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Breastfeeding: how dads can help

08 Jul 2016

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When your partner breastfeeds your new baby, you can help by being enthusiastic, supportive and knowledgeable.

As a dad, you obviously can’t actually breastfeed your baby. But your attitude and support can be crucial as your partner learns how to breastfeed.

How you can help
       •  By learning about how breastfeeding works you can be more ‘part of the team’ and support your partner through any early difficulties.
       •  Take opportunities to carry your baby in a sling, or to just cuddle him. Cuddling skin to skin can help settle your baby and help you bond.
       •  Bathing your baby can be soothing for her, and a beautiful bonding time for you both.
       •  Help with housework or cooking. Try to make sure you’re home as much as possible to take care of these things.
       •  When your partner is breastfeeding, be her extra pair of hands – offer to bring her a glass of water or another pillow if she needs one.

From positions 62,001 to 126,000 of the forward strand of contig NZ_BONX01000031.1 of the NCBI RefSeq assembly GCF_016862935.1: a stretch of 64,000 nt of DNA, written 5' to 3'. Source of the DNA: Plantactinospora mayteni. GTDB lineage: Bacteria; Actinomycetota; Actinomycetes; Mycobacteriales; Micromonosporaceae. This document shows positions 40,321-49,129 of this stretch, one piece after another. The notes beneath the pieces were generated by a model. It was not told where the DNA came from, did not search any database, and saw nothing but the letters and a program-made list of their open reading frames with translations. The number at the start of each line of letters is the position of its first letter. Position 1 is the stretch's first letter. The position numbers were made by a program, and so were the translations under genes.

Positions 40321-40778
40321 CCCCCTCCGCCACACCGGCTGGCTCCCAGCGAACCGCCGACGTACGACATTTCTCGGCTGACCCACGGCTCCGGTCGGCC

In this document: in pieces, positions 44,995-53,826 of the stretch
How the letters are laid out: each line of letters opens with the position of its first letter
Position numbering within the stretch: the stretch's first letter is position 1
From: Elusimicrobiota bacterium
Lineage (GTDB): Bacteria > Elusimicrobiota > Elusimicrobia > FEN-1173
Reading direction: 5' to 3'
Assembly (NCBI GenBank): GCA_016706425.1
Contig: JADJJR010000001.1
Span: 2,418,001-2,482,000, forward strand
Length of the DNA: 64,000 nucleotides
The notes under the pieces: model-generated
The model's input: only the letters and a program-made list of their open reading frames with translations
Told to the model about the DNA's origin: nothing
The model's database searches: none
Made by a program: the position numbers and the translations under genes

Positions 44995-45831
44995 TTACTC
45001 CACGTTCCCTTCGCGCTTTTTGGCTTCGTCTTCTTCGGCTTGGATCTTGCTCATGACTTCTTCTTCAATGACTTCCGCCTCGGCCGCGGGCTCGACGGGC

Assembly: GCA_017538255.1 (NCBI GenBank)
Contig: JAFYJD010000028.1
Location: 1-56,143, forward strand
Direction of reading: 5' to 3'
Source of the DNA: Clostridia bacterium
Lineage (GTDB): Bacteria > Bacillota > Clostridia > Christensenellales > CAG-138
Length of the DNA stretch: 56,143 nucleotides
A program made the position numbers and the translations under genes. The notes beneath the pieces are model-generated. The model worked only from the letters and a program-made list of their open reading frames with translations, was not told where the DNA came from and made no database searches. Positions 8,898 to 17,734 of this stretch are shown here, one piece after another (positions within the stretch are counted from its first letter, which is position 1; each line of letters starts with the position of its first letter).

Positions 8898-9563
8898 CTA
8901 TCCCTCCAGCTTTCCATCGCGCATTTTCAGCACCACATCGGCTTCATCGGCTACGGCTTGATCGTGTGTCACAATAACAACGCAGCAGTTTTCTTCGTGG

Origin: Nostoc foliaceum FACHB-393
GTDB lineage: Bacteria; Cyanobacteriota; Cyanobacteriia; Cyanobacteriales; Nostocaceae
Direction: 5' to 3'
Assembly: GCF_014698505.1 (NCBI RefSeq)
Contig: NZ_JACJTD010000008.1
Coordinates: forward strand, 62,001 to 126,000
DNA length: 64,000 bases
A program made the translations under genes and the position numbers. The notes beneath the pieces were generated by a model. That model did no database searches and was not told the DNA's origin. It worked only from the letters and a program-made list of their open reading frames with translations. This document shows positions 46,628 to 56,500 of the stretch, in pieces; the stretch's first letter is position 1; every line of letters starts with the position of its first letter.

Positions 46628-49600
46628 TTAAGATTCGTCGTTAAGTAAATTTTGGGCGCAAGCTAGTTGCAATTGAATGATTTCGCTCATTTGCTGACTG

•  For night feeds, you can bring your baby to your partner in bed. After the feed, take your child for a burp and nappy change, and settle him back to sleep if necessary. This will be a big help to your partner, even if you only do it for some night feeds, or on some nights.
       •  Be patient if your partner doesn’t feel like being intimate with you. She might feel all ‘touched out’ if she’s feeding, carrying and settling a baby many times a day.
       •  Breastfeeding will make your partner hungry and thirsty. You can help by encouraging her to drink plenty of water, and by supplying lots of fruits and vegetables for her to eat.

If your partner has difficulties with breastfeeding, encourage her to seek assistance, as nearly all problems can be overcome with the right information and a positive attitude. However, if you have really exhausted all avenues and your partner still finds she can’t breastfeed, reassure her that it’s OK.

Look for the positives – one option may be for her to express her breastmilk. This means you and your partner can share the feeding, while your baby still gets the best food.

Sources:
Dr.Richard Fletcher. Breastfeeding: how dads can help. (2016); [cited 2016 Jan 06]; [1 screen]. Available at: URL: http://raisingchildren.net.au/articles/dads_help_breastfeeding.html

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